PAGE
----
BEIJING (Reuters) - The finance chief of China’s Inner Mongolia region said the government is scaling back some project investments as part of efforts to control debt risks but noted debt levels remained within ranges set by Beijing.
Zhang Lei, the head of the finance office for the Inner Mongolia Autonomous Region, said state projects were put on hold as the local government takes a more conservative approach to major outlays in line with Xi Jinping’s call to prevent risks.
Some projects that exceed current financial resources will be temporarily stopped, Zhang said, while others may be scaled back and some canceled altogether.
“From a long-term perspective, these projects should be built ... maybe we can do them 10 or 20 years down the road,” Zhang told Reuters in an interview on the sidelines of annual parliament meetings last week.
His comments follow concerns from ratings agencies about the fiscal health of the coal-producing region and by extension state-owned firms after Inner Mongolia revised down government revenues for 2016.
Local government finances and burgeoning debt levels at China’s state-owned firms have also been a source of concern for policymakers as the central government has rejected the view that it will implicitly offer guarantees to government financing vehicles if they get into trouble.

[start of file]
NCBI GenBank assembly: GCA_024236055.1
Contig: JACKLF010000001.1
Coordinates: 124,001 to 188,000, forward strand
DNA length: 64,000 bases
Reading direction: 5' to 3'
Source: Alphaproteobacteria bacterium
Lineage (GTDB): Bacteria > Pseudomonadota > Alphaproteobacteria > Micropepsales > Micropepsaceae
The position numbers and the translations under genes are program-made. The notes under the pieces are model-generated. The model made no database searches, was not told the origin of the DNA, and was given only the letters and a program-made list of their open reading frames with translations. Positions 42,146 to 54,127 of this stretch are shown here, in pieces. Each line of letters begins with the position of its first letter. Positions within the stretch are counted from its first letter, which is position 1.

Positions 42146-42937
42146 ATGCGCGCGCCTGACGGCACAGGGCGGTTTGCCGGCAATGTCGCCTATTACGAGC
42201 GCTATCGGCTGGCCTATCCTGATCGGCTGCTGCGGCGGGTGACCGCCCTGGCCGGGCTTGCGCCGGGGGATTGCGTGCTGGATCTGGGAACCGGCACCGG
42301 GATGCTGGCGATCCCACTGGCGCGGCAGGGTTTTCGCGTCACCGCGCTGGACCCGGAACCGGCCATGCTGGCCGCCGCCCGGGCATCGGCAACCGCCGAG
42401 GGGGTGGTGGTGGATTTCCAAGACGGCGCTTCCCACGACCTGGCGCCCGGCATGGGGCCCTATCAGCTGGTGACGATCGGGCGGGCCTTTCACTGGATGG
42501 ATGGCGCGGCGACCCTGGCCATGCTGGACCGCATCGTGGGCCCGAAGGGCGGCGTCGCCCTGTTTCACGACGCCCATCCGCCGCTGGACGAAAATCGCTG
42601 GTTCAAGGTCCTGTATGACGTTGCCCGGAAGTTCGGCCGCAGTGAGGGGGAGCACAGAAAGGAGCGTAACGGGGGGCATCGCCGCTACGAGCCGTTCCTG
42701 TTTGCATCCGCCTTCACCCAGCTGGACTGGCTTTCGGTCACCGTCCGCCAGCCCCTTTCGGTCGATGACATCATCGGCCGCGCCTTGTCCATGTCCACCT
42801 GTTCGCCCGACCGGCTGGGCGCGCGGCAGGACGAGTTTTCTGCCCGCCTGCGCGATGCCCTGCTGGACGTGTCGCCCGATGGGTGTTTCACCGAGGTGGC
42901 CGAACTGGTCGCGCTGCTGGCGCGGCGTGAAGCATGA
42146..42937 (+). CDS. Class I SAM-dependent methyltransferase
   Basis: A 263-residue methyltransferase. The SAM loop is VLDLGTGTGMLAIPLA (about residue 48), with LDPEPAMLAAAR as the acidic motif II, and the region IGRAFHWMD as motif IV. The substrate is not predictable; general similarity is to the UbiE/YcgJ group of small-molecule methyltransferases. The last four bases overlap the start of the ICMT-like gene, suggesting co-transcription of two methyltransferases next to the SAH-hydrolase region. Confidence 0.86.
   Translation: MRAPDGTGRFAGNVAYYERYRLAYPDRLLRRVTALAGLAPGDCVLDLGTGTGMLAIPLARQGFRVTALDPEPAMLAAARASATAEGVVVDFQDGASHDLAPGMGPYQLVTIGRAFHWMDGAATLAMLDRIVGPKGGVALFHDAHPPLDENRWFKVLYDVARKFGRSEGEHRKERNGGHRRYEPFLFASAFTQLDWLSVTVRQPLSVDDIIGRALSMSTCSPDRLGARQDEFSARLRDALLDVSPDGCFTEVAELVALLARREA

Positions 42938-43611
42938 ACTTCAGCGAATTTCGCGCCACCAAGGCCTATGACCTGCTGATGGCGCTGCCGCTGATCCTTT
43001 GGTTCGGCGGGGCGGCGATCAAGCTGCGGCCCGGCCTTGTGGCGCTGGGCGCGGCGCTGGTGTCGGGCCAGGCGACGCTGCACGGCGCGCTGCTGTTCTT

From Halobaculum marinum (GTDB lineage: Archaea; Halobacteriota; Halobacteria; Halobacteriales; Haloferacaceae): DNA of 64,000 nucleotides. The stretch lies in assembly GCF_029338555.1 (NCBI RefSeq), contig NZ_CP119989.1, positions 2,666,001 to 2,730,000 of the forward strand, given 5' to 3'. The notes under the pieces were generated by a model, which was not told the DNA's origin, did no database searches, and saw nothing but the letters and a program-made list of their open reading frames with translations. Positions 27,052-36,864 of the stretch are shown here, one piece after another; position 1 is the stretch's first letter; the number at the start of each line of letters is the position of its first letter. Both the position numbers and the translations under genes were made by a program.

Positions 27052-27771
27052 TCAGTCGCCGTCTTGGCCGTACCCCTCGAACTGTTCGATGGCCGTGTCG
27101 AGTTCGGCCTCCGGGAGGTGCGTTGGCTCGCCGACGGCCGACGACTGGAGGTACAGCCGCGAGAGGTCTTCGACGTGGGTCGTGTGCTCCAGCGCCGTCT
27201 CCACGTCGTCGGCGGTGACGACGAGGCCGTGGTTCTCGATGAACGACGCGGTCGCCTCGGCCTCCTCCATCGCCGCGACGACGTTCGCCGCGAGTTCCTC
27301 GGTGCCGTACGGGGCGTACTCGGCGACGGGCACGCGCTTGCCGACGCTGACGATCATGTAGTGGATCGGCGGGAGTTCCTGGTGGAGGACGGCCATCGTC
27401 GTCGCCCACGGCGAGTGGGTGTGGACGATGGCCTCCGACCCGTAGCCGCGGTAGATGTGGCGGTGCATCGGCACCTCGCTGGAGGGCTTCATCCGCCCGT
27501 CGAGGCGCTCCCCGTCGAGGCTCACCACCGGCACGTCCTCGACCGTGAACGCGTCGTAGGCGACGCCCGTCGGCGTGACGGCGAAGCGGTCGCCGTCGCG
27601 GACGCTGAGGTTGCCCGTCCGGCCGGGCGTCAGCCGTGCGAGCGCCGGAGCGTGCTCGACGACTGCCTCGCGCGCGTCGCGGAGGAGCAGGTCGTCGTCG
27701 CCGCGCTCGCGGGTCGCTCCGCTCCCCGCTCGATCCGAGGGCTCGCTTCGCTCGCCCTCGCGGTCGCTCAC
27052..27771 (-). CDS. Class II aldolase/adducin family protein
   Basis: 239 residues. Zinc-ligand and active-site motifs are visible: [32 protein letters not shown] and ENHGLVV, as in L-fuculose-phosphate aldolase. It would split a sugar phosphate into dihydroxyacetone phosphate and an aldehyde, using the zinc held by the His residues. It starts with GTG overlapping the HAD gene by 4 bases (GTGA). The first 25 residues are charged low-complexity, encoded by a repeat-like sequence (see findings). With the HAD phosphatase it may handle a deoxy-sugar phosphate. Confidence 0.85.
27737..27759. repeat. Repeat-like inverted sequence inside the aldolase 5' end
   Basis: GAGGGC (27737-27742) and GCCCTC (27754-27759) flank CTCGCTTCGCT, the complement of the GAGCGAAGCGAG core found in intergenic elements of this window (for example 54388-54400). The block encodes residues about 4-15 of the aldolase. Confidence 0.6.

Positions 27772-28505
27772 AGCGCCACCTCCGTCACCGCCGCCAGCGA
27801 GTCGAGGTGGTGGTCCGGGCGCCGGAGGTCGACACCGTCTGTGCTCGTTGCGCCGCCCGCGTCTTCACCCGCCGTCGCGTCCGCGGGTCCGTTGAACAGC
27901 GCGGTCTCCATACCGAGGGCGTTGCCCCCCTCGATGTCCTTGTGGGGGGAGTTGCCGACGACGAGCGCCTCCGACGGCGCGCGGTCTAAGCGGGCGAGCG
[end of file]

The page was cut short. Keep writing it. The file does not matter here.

Inner Mongolia’s debt obligations totaled 567.74 billion yuan ($89.79 billion) at the end of 2016, according to a stock market filing, or about 30 percent of the region’s GDP that year.
Moody’s Investor Service said in a February report that the recent restatements by Inner Mongolia and other regions could prompt a reevaluation to standalone credit strength of the affected regional governments.
Fitch Ratings, another ratings firm, downgraded $400 million in offshore bonds issued by the state-owned Inner Mongolia High-Grade Highway Construction and Development Company Ltd, citing concerns about the creditworthiness of the regional government.
However, while Zhang said debt risks needed to be reined in, he did not expect refinancing to be a problem for state-owned entities.
“Company debt could trigger other types of risks, and could ultimately impact social stability...The government cannot take a hands-off approach,” Zhang said.
“As long as the debt can be rolled-over, there’s no risk. We can help them get new credit to pay back old debt,” he said.
Reporting by Elias Glenn; Editing by Sam Holmes